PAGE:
Before I climb into my car to leave, I take a moment to take in the quiet. I see a figure shuffle past the curtains inside. The wind whips through the tall grass. I feel small grasshoppers thump against my jeans. In the distance, the blackberry bush sags heavy with fruit.

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“Dad, I’m not going to discuss this with you while you’re wearing your chain mail codpiece.”

Bobby Dagger crossed his tattooed arms and leaned against his changing room’s door frame. He tossed his black feathered hair over his shoulder and did his best to appear paternal. “Kid, near as I can figure it, this isn’t up for discussion. When I get done with this show those applications better be filled out.”

“I don’t see why I have to do them right n-…”

“Hey Brett.” Bobby waved his manager over, and pointed squarely at Colin. “He doesn’t go home till those are filled out, alright?”

“Got it. You sure you good for the encore? You need some water or somethin’?”

“Nah, brother, I’m good. Alright,” he turned to Colin. “I love ya, kid. I’ll see you for breakfast. Tell your mom hey for me.”

Bobby Dagger’s chain mail codpiece jingled to a degree those in close proximity considered disconcerting. In less than a minute Bobby would shake it with both hands in the faces of thousands of screaming teenagers. They would consider it a nearly sacred experience. Sweat dripping from his abs would spatter them in a shock rock baptism.

Brett dropped his favorite pen on the counter next to Colin. “You heard yer Pops. Get to writin’, kid.”

Colin groaned and leaned forward, the front legs of his chair thumping against the vinyl floor. “I don’t even see the point in this,” he whined. “I’m already good enough to get certified. I could get a job in a garage the week after I graduate.”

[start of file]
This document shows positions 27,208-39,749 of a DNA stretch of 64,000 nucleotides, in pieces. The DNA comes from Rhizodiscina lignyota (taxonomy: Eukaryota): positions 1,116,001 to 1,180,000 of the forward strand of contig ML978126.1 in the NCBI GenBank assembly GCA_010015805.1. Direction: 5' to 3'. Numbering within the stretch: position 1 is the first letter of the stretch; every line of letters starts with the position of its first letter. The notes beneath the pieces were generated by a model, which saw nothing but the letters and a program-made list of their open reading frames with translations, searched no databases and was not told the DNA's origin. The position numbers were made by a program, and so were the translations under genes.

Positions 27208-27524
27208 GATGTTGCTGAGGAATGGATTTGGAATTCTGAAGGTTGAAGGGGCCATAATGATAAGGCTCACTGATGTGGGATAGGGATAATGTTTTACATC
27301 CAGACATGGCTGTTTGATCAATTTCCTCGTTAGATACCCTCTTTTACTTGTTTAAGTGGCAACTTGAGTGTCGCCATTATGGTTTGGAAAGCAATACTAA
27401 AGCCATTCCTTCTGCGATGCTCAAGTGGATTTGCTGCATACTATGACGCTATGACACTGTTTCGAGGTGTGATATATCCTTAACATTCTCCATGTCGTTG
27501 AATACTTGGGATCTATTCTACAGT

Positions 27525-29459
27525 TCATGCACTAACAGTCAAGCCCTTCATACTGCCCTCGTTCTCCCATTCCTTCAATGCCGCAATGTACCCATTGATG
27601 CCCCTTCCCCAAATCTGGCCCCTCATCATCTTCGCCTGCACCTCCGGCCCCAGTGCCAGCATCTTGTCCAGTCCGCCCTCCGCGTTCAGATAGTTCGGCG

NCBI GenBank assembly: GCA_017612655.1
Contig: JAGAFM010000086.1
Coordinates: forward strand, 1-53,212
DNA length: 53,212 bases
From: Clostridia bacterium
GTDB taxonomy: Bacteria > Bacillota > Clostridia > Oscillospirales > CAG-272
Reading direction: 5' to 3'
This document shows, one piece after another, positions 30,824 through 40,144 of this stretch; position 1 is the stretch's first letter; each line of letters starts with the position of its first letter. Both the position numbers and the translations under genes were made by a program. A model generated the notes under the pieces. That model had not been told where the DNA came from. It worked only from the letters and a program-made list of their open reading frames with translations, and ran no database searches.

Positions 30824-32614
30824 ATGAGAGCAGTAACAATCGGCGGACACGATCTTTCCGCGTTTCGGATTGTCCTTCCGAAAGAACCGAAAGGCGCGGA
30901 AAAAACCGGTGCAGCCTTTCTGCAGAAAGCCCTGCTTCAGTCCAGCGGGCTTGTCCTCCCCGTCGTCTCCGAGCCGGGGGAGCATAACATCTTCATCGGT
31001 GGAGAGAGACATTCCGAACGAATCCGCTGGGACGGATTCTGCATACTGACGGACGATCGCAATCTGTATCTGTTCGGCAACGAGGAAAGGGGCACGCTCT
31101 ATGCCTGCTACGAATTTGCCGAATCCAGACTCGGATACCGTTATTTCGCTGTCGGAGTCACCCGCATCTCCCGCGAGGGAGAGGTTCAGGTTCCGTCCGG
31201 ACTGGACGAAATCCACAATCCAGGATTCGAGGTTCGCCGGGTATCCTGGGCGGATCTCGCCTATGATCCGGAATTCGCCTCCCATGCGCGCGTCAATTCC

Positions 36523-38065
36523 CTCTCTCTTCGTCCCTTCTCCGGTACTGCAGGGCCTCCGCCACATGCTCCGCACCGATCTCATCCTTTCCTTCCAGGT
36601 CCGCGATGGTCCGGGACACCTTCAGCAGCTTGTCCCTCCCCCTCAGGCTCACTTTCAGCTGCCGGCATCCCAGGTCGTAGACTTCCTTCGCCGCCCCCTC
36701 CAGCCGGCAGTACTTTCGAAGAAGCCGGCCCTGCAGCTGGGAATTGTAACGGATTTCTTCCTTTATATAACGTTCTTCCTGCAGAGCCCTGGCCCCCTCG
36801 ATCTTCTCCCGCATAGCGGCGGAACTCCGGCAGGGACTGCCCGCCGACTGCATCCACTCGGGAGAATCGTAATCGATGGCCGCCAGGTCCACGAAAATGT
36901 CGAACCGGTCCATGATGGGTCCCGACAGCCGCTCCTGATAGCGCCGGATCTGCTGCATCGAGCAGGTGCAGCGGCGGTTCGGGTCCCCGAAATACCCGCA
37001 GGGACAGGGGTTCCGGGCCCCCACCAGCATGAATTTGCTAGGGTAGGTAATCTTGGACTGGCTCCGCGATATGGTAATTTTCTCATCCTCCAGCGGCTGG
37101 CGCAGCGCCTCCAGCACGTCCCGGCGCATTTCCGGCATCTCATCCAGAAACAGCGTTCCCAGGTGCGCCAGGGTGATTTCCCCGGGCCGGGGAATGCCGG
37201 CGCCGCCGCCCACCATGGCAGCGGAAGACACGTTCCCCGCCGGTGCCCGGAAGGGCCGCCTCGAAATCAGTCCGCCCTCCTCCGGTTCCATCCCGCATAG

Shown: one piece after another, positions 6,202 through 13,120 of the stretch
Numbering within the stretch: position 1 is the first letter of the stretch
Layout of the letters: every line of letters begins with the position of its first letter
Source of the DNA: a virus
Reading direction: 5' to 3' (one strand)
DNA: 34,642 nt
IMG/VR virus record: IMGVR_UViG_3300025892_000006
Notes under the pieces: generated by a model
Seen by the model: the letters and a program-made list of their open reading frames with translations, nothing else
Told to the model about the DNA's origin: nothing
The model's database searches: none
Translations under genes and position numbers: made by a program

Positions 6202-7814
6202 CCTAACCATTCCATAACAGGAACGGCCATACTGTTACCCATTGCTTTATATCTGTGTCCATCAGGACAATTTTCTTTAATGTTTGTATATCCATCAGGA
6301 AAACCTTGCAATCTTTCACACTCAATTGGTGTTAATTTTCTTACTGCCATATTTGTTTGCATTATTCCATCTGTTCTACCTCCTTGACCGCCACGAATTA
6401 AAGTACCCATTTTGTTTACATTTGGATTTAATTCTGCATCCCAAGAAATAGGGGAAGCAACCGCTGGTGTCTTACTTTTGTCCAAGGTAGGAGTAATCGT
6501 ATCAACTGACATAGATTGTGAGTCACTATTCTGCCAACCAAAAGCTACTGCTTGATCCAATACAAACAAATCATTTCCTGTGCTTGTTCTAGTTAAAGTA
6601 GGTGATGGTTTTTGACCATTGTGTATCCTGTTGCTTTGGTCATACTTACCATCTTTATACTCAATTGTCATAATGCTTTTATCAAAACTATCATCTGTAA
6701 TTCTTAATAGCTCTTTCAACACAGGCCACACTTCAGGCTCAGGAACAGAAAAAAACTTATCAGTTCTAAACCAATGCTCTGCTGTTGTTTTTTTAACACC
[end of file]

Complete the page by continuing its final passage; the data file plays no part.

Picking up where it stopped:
“So go to school to make sure of it then.” Brett shrugged. “C’mon. Your dad’s footin’ the bill. What’s the hurt? You goof off for a year, you get some extra paper sayin’ you know what you’re doin’. Win-win, right?”

Colin shrugged. “I guess.”

“Don’t be so glum. You know your mom would just have you fill ’em out soon as you get home tonight. Oh, hey, that reminds me. You gettin’ a ride from me tonight? Or is that girl a’yours pickin’ ya up?”

“Nah, uh…she thinks we need to cool it. You know, now that school’s over an’ all.”

“Damn, kid. Sorry to hear that.”

“No girl, no job, locked in my dad’s changing room. 1989 is a banner fuckin’ year.”

“Language. C’mon, kid, you know I’d catch hell from your Ma if she found out I let you talk like that.”

Brett fingered his wedding band whenever he talked about Colin’s mom.

“I know. I’m sorry.”

“He’s just doing this cuz he loves ya.”

Colin signed the first application and started working on the second. His dad had written up a list of technical schools with the best mechanic certification programs he could find. Ever since he got clean college was all he talked about. Colin wondered if he’d just replaced one addiction with the other.

“So you drivin’ home with me tonight, then?”

“Unless you and Ma finally got me a car.”

“Ha! Dream big, kid. Once you get certified you can just build your own car, right?”

“You’re so magnanimous.”

“I am at that, whatever the fuck that means.” Brett ran his hands through the pockets of his jeans. “Don’t tell yer Ma I said that. She’d make me sleep in the garage. You want somethin’ to drink?”

Colin was seated in the bowels of what the Moral Majority had taken to calling a Den of Depravity. His dad was clean, but there was an unmistakable odor of weed if you walked past the crowd. More than a few tabs of X would be swept up by the janitors come morning.

“Maybe some apple juice.”